This statement smacks of deeply unpleasant extortion. He is also easily discredited. If the current system is so good, why don’t we have a cure for Alzheimer’s disease? In fact, we might have if the money spent on lobbying and advertising was spent on research and development instead. Yes, drug discovery and development is expensive and risky, and because we’ve outsourced most of the two to capital, a decent return on interest is important. But the claim that price negotiations will result in less “good drugs” is a rant for two reasons.

First, linking the price of a drug to its performance is likely to lead to better medicines, not the worst (as expected) because the current provisions reward poor products. The new ones will prompt the most effective and beneficial ones. And guess what? If price is tied to profit, profits won’t suffer!

Moreover, the returns of the pharmaceutical industry are very beautiful compared to the others (only tobacco is higher!). In addition, profits were maintained despite industry productivity (measured in new drugs per research and development dollar) has fallen in recent decades. In other words, patients and taxpayers subsidized the shortfall.

Sum it up and the whole argument is an admission that the industry can’t deliver good products, which is perhaps why they resort to bullying Congress into vetoing sensible regulation and evidence-based.

The industry also says the changes will drive up prices around the world as companies seek profits in other markets. It’s bullshit. It just seems inconceivable that highly sophisticated companies – mostly publicly listed companies – would leave money on the table in Europe or Australia just because earnings are so good in the US. Shareholders would certainly want to know more if this were true.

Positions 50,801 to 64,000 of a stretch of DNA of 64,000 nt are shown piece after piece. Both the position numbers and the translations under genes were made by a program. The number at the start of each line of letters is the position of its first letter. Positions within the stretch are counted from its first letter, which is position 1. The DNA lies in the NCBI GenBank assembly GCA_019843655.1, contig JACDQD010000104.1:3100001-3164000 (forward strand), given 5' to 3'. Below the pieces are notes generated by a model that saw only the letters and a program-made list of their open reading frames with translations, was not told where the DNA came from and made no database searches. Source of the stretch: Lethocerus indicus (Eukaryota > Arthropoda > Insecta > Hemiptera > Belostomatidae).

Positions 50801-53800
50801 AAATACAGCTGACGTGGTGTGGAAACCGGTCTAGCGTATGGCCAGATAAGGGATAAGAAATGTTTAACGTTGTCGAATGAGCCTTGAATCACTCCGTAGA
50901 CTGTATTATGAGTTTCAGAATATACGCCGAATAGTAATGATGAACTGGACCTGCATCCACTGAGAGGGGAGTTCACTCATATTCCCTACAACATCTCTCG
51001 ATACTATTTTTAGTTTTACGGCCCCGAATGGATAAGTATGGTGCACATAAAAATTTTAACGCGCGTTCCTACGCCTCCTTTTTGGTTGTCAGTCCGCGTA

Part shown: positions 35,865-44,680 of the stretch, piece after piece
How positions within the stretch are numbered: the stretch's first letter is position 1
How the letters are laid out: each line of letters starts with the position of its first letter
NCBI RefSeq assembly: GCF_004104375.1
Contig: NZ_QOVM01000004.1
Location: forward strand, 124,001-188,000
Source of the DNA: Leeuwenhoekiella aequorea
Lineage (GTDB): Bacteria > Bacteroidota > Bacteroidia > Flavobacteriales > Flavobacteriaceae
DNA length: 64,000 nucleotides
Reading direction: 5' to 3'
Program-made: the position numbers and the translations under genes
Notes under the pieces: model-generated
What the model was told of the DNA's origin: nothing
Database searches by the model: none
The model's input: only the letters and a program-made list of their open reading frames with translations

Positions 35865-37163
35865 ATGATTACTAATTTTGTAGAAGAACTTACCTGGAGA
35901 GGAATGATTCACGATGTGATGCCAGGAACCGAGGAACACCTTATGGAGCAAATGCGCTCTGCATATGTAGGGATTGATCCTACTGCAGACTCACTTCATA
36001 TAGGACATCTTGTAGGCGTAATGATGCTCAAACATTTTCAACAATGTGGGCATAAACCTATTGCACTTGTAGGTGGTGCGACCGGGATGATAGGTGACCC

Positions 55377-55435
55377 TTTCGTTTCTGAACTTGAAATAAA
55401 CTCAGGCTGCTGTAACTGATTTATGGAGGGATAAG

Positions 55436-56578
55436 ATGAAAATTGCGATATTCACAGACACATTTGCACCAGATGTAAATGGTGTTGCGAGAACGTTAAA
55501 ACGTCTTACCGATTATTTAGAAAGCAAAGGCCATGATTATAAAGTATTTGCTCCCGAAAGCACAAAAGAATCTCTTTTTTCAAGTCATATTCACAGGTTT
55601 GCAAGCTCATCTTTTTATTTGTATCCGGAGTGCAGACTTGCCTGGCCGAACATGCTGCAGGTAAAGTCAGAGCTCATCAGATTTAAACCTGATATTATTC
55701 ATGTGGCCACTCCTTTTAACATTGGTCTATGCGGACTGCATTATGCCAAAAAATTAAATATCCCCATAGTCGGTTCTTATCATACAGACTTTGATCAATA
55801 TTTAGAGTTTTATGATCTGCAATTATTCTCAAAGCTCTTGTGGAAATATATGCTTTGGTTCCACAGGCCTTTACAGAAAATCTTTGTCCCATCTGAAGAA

In fact, other countries, including Australia, stand to benefit from one of the world’s largest health insurers focusing its attention on the real value of expensive drugs. Payers such as our own Pharmaceutical Benefits Scheme will be watching closely (although pharma will likely keep prices secret). Either way, the changes will encourage payers to negotiate harder. Patients and taxpayers will benefit (a good thing given our increased out-of-pocket costs).

Interestingly, the pharma industry’s dire predictions are no different from interests fighting regulatory change. Remember the big tobacco convulsions during the fight against the introduction of Australia’s (very successful) smoking laws. Then there are the extractive industry’s ongoing efforts to block, impede and undermine meaningful action on climate change.

Time will reveal the direct consequences of drug pricing on those who need them and who pay for them. If, as many expect, the effect will be positive (including for the pharmaceutical industry if it rolls up its sleeves), the larger lesson will be this: ignore the threats of vested interests and just carry on with a good public policy.

If nothing else, it’s nice to see the public interest win out for once.

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Pierre Fray

Pierre Fray
Chief Editor